For a pathogen to survive it has to find new hosts to infect. This may sound simple, but if you consider the entangled mesh that is the biology of a host species you realize that there are plenty of ways that things can go wrong, stopping the chain of transmission. First of all, the harm the pathogen incurs on its host – the virulence – needs to be balanced between being too low – the infection will be cleared before any transmission opportunities have occurred – or too high, so that it causes the demise of the host before transmission can take place. Second, the pathogens must overcome the hurdles of moving from one host to the next, be it in water, air or through the bite of an arthropod vector. And third, it has to overcome the fact that most hosts are not sedentary, but move varying distances in response to changes in the environment they inhabit. Finally, it needs to be able infect the new host and evade the immune system to establish infection. Not an easy feat, but something that is happening all the time in the world of viruses, bacteria, fungi, parasites and their hosts.
In the avian influenza field, the realization of the importance of bird migration in the epidemiology has a long history but we haven’t really been able to address it in the required detail. Most studies have addressed the process at the population level, inferring movements either from ring recoveries or from virus phylogenetic perspectives. If you have followed what we do, it will not come as a surprise that we are interested in both influenza viruses and bird migration. A longstanding goal for us has been to integrate virology and movement ecology to better understand the epidemiology of avian pathogens. This is where it gets exciting, as the technology needed for these types of studies are available. Last year we deployed loggers on migrating mallards at our main study site, the Ottenby Bird Observatory on the island of Öland in SE Sweden, and followed them during migration as a part of the H2020 program DELTA-FLU.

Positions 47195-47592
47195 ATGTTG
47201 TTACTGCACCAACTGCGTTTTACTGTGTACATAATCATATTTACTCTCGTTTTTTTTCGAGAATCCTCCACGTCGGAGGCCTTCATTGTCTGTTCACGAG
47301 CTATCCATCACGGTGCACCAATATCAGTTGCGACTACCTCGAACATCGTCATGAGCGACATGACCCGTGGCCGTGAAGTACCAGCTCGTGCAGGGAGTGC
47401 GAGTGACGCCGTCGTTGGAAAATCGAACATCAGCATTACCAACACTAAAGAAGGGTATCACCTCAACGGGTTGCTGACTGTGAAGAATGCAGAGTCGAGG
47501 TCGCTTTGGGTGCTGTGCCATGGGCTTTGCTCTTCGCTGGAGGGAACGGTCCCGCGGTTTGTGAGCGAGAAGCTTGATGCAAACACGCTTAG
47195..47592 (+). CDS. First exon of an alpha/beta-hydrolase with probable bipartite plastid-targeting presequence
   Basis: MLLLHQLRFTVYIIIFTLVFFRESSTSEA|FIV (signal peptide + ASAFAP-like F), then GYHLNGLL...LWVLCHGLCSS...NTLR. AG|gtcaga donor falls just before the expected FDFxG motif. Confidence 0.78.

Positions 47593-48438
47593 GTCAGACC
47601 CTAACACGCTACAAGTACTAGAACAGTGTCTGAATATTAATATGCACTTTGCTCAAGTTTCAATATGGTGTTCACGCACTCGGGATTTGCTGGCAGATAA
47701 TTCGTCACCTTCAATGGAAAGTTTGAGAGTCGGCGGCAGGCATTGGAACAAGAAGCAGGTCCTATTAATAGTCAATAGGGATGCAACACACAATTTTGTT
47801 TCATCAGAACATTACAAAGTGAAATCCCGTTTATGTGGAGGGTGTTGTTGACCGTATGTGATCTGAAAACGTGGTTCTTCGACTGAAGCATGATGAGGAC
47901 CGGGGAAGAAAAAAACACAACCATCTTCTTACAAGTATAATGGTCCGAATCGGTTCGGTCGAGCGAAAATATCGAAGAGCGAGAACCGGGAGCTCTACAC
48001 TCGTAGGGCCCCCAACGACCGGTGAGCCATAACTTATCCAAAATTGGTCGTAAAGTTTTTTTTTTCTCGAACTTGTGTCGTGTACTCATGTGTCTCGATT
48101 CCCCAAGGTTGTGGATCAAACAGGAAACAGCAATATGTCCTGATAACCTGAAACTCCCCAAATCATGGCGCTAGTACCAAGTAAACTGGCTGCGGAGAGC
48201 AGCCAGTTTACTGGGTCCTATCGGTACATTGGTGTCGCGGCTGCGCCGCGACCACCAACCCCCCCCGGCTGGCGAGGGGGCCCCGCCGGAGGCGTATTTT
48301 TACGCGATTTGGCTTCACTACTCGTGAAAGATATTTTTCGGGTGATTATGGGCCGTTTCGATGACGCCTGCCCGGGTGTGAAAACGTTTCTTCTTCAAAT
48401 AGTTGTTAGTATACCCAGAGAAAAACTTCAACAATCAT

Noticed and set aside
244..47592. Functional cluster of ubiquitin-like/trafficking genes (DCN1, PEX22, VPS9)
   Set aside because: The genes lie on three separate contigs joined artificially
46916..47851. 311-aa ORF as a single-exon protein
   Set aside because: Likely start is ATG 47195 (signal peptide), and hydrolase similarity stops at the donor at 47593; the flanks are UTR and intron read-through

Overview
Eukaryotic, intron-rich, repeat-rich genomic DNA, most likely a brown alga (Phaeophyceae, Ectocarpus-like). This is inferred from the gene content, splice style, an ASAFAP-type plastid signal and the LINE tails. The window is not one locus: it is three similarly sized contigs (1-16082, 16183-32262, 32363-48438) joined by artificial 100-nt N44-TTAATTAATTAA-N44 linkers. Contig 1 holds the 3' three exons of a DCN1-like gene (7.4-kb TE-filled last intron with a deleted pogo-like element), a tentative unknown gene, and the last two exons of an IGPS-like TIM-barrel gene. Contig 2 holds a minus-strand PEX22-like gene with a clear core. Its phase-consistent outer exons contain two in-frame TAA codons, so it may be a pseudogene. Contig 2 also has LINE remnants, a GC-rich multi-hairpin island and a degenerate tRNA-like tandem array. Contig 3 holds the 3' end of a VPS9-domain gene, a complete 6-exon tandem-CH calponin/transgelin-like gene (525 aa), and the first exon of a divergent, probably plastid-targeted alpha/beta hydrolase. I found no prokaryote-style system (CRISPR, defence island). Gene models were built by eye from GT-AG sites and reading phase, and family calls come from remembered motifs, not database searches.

We programmed the loggers to record GPS-positions in bursts, hoping to retrieve as much data as possible during active flight. From the flight data we extracted the metrics of flight: how does a mallard migrate – how fast, how high, and in which direction? And how do these parameters change during the flight? These metrics formed the basis for a Mallard Migration Simulator with which we could simulate different types of migrations, based on the normal flight behaviors of mallards.
The next step was to use the ring recoveries retrieved from the study site over the last 50 years to get realistic headings of migratory flights. Finally, we introduced individual-level epidemiological parameters from our study populations and built classical SIR-models. Combined, this allowed us to look at the likelihood that a bird that migrated was infected with low-pathogenic avian influenza, and that it maintained infection during migration, controlled by season, age of birds and other factors that could contribute. The resulting data can be transformed into a risk map for transmission.
I am very pleased with this approach, and think it is a novel way of analyzing this type of data. The next step, of course, is to consider such models for highly-pathogenic avian influenza viruses on larger spatial scales. We are collecting tracks of four species of ducks in different parts of Eurasia and hopefully we will be able to make realistic models of virus dissemination among migratory ducks in a flyway perspective.
Link to the paper:
van Toor, M.L., Avril, A., Wu, G., Holan, S.H. & Waldenström, J. 2018. As the duck flies – estimating the dispersal of low-pathogenic avian influenza viruses by migrating mallards. Frontiers in Ecology and Evolution 6:208. doi: 10.3389/fevo.2018.00208